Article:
Today was the first time I turned in a DNF (did not finish). I feared that some day it would happen, but it wasn’t quite as disappointing as I would have imagined. Almost all of the brevets I have ridden up to this point have been with my good buddy Tom the Dane. I’ve been slowly building up my tolerance for longer and longer rides over the past few years and for me it’s very comforting having a friend that will slow down and wait for me if I bonk or keep me company when it’s dark, cold, and wet or talk about nothing while he’s waiting for me to change a flat.
Leading up to this ride, I never quite felt prepared. I had ordered a generator hub and light specifically for this ride. (During the Santa Rosa Randonneurs 300k my battery powered light had unexpectedly died five miles from the finish leaving me with only a headlamp. This was hours before I had anticipated I would run out of battery.) Tony over at A Bicycle Odyssey built me an amazing all black Schmidt generator wheel, but because I ordered on such short notice it was ready just days before the 400k. Life’s been a little hectic feeling lately, so long story short, I ended up not packing anything for the ride until the night before. I usually pack for a ride at least two days in advance giving me the night before to double check that I’m not missing anything.
Rolling out of the apartment this morning, I ended up riding down the block just to turn around to grab something I forgot…twice: once for another layer since it was colder out than I thought it would be and a second time to grab my helmet. I finally arrived at the start just at 6AM as everyone was rolling out to start the ride. I checked in quickly and as I was doing the light and reflector check…yeah, I forgot the reflectors too. Tom’s girlfriend, Lauren, rushed me back to the apartment to get the reflectors and I was ready again to roll out.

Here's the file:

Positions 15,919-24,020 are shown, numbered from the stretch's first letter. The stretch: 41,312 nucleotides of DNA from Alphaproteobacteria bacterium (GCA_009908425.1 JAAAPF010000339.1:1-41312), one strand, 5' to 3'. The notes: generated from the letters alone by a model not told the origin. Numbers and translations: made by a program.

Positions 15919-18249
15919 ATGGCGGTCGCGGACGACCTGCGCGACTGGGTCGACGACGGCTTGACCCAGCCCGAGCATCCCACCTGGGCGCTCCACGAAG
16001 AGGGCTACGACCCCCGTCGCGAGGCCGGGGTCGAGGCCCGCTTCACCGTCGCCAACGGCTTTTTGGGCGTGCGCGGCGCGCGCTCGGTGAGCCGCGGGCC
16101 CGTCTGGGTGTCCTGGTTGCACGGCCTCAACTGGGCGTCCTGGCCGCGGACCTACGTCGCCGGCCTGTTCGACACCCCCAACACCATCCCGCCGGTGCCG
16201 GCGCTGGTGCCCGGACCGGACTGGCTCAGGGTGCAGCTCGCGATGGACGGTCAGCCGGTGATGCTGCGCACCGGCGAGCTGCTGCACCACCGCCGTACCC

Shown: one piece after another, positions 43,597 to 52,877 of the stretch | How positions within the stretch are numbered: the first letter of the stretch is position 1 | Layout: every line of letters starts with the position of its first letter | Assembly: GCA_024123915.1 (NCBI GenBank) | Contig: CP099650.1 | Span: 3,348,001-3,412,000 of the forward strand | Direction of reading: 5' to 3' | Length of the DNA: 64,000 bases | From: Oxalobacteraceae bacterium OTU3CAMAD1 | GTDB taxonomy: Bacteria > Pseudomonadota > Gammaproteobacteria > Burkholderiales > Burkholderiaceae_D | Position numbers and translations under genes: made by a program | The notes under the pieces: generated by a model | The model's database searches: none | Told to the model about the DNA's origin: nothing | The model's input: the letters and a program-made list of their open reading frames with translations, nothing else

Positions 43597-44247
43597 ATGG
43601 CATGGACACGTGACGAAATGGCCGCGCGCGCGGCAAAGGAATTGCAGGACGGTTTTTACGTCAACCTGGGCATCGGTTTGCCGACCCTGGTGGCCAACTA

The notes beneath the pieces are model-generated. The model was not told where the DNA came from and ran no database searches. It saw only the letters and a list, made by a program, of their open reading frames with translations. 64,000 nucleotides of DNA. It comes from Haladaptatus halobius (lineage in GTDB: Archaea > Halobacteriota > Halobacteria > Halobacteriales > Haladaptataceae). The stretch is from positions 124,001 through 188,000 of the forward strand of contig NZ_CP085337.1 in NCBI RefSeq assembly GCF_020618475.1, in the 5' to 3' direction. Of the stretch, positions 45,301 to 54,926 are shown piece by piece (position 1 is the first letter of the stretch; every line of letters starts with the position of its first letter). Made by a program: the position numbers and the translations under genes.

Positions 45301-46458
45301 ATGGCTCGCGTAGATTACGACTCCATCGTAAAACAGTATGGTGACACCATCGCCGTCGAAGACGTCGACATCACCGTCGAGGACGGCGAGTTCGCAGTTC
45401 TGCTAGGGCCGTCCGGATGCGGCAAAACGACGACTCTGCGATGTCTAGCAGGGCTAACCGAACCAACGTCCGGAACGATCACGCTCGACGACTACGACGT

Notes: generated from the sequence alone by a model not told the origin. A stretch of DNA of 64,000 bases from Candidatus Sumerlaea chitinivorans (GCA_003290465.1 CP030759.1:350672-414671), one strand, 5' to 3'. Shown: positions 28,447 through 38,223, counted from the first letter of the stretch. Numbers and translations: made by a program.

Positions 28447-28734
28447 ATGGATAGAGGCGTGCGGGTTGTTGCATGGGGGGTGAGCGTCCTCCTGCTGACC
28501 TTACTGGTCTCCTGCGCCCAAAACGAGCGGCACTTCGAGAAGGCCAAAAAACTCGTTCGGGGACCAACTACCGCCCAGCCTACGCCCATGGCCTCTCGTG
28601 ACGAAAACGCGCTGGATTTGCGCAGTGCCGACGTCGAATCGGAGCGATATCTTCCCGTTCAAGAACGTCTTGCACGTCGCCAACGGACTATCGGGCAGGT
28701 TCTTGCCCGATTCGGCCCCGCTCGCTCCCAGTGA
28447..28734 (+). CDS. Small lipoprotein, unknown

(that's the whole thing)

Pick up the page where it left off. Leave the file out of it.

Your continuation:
I picked up where I left off on the 300k. “Tom. Two miles down. 248 to go.”
We kept a good pace for most of the day. Despite the early setbacks, we were not far off of the usual 10 hours per 200k pace we usually set. I had thought to myself earlier in the week that if all goes well, we would finish the ride by 3 or 4AM. The course was hillier in parts than I had anticipated, but we still kept it steady and on pace. By the way, who’s the twisted person behind the name Joy Road? Obviously not a cyclist.
As we closed in on the halfway point we approached a hill that felt like it would never end. We just kept climbing and climbing only to find more climbing around the bend. Then finally we would reach what felt like the top and begin a descent…only to climb back up the elevation we had just dropped. Then finally again we began to descend and this time it felt real.
Tom began to separate on the descent. I kept my speed in check and around each turn I would see Tom further ahead until I no longer saw him as I rounded each turn. It was a long, fast descent.
As I came around the last bend at the bottom, I saw something really bizarre. Tom was sitting next to his bike on the shoulder of the road with another randonneur standing next to him. I rolled up and casually asked if he had flatted and he responded that his front tube blew out and that he crashed. And to add insult to injury, he crashed in a patch of blackberry bushes.
I swapped out his tube and straightened his fork and asked him to sit for a while just to make sure that nothing was injured severely. Fellow randonneurs passed by each kindly offering assistance. One even stopped to pick the blackberry thorns out of Tom’s face. The front wheel, although still rideable, looked far from ideal. It had collided with a street marker and bent part of the braking surface and went out of true about a millimeter or two. A blowout in the sidewall required two tubes and a spent Clif Bar Shot wrapper to fix.
After a little while we got back on the road…and began to climb a final time. No use waiting there since Hopland, our turn around point, was only five miles away.
We had discussed that there would be no shame in turning in a DNF, and honestly, I was thinking that sitting down to a hamburger and pint of beer would make me really happy since I had been running a little low on energy at that point. We decided in Hopland, the absolute furthest point that we could call for a ride and also the furthest Tom and I have ridden from San Francisco, that we would call for a ride. (By the way, thanks Lauren for dropping everything to come and rescue us!)